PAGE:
- Even with term, there are some things to consider: This form of insurance covers you for a specified period of time (often 10, 20 or 30 years), and then it expires. If you are still alive, you get no money.
- I’m big on stability, so I prefer policies that have a guaranteed level premium for the term of the policy. Annual renewable term policies can raise the premium every year, until the policy is surrendered. If you are only going to keep the policy for a short while, annual renewable term may be cheaper, but experts warn that in the long run it will probably be more costly.
- Also, I prefer term insurance that guarantees level term benefits. This means that if you buy a 20 year, $100,000 policy, your beneficiary will get the full $100,000 whether you die in year 2, 10, 18, or whenever. Decreasing term is another type of policy that will pay a lower benefit the closer it is to the end of the term. Sometimes sold by banks as mortgage protection, decreasing term benefit coverage is a big profit maker for the banks, but many experts don’t believe it’s very good for consumers.
- Guaranteed renewable can help safeguard an uncertain future. Of course the goal is to get to the point where you don’t need insurance coverage at some point. And, besides, if you still do need coverage at the end of your term—you can just buy some more insurance at that time, right? Not necessarily. It’s possible that you may still need insurance at the end of your term, and it’s also possible that health conditions could make it impossible to get decent coverage. What to do? I encourage people to consider buying their original policy with the guaranteed renewal option. This may make it possible to get more coverage at a later date. However, be aware that future rates can be prohibitive especially if you health declines. Get detailed future rate information before you buy. However, you need to know that future rates can be very high—check before you buy.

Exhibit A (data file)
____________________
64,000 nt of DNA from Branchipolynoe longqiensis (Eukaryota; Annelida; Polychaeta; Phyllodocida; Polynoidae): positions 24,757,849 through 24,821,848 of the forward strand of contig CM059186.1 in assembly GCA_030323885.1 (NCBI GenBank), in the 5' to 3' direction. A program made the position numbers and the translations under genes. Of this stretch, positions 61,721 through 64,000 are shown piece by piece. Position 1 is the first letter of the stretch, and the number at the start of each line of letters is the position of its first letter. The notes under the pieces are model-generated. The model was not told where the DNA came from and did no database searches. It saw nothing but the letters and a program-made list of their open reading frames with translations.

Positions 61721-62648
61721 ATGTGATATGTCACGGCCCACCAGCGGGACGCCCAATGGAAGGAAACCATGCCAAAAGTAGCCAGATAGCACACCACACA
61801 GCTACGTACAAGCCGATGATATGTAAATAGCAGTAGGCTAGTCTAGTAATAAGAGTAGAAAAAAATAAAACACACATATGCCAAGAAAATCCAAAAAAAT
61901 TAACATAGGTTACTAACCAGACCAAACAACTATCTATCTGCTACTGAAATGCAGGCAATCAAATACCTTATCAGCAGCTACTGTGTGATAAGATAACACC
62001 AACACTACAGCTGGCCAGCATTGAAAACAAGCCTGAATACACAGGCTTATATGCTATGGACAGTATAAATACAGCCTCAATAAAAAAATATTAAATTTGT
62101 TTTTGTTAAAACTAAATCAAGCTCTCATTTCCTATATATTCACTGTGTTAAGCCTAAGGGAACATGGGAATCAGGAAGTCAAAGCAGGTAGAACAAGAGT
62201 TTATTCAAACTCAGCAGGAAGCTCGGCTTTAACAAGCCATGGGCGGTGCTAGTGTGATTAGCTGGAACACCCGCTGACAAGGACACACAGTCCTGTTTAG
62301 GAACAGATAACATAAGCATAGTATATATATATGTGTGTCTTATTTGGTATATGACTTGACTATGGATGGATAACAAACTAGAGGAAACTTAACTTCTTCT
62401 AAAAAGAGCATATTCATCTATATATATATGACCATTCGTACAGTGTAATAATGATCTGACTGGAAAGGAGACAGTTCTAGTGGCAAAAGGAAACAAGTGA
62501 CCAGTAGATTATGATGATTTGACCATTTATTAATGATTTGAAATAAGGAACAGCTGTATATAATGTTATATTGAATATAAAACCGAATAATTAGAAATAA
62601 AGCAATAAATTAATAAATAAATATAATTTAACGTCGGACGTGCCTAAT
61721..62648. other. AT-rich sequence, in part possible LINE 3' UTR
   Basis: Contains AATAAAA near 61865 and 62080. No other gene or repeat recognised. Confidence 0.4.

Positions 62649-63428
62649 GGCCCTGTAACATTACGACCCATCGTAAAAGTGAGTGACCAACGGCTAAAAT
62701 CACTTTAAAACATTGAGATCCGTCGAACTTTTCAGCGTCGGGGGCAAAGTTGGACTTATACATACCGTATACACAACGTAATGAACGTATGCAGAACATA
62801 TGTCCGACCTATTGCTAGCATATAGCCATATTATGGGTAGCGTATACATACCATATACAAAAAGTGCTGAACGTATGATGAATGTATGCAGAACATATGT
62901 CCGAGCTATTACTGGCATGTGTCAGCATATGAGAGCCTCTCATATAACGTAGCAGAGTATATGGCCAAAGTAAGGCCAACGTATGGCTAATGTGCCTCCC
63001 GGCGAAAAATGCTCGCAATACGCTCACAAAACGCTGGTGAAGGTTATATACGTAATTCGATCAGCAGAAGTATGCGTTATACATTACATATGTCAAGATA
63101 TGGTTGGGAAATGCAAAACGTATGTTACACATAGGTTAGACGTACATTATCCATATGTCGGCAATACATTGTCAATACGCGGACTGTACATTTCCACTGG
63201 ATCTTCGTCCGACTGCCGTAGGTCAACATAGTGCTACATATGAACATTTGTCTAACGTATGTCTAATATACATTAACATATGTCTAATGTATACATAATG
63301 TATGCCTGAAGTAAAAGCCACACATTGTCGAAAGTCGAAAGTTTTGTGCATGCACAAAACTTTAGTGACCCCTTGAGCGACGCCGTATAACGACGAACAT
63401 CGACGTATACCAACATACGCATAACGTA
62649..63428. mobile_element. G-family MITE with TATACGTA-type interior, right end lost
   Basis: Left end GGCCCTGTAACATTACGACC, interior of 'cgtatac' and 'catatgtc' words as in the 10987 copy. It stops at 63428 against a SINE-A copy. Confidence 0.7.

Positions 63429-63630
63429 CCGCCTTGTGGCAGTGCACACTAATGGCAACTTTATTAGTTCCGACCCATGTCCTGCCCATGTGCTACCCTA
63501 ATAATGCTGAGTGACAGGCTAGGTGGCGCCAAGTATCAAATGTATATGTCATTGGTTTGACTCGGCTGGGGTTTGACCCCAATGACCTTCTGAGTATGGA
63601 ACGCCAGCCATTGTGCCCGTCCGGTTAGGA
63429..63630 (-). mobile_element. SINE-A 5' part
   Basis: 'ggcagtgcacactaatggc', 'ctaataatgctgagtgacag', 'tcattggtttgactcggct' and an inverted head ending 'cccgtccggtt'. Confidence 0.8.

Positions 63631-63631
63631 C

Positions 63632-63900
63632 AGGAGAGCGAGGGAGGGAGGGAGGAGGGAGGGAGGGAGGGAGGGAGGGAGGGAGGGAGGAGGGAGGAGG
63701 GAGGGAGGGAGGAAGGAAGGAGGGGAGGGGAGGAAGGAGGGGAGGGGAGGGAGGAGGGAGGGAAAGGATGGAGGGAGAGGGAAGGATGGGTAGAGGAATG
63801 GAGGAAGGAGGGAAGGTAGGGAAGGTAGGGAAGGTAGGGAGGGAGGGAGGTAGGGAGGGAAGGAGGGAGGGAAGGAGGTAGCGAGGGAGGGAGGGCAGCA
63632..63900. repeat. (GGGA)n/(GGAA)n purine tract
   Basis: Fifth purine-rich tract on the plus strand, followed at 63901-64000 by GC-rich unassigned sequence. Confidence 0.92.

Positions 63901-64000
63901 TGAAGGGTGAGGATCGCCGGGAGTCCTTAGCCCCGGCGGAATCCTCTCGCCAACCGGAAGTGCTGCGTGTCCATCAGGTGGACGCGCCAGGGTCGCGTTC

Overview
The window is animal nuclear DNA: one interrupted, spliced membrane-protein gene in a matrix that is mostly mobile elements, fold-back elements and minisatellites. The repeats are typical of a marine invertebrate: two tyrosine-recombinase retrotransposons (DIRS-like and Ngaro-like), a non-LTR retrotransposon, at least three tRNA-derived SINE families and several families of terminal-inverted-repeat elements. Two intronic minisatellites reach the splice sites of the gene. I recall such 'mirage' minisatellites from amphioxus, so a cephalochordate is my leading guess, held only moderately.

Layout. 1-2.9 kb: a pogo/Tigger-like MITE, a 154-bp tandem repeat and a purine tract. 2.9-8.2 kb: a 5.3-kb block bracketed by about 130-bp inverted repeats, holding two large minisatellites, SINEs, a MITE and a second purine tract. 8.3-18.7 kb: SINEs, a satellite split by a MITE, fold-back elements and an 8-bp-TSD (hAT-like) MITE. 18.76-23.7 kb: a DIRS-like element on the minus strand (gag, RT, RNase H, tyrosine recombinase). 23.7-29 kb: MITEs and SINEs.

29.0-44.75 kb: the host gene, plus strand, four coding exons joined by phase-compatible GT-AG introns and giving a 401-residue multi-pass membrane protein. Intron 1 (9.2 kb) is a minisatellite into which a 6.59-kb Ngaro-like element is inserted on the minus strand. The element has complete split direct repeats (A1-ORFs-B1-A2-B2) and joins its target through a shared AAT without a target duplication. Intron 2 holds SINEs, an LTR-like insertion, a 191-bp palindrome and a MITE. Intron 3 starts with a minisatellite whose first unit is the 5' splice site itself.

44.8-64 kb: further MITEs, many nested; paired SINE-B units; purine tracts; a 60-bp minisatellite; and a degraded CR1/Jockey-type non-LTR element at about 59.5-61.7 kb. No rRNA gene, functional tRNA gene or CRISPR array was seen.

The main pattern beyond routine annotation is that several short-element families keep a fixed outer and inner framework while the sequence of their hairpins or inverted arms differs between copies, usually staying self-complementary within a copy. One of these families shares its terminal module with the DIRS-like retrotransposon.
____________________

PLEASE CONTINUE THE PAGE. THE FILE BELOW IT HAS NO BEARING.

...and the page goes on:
No, I’m not a life insurance salesman. I’m simply a concerned Christian who knows that studies indicate that 65 percent of Americans are woefully underinsured. As I travel to churches teaching God’ people how to use God’s money God’s way—I see lots of our folks really dropping the ball in this arena. These are Godly people who love and sacrifice for their families. Yet they haven’t made the connection between love and providing for dependants in the event of their death.
Personally, I am persuaded that one of the most loving things any of us can do is bless the loved ones whom we may precede to heaven. It’s the perfect goodbye kiss.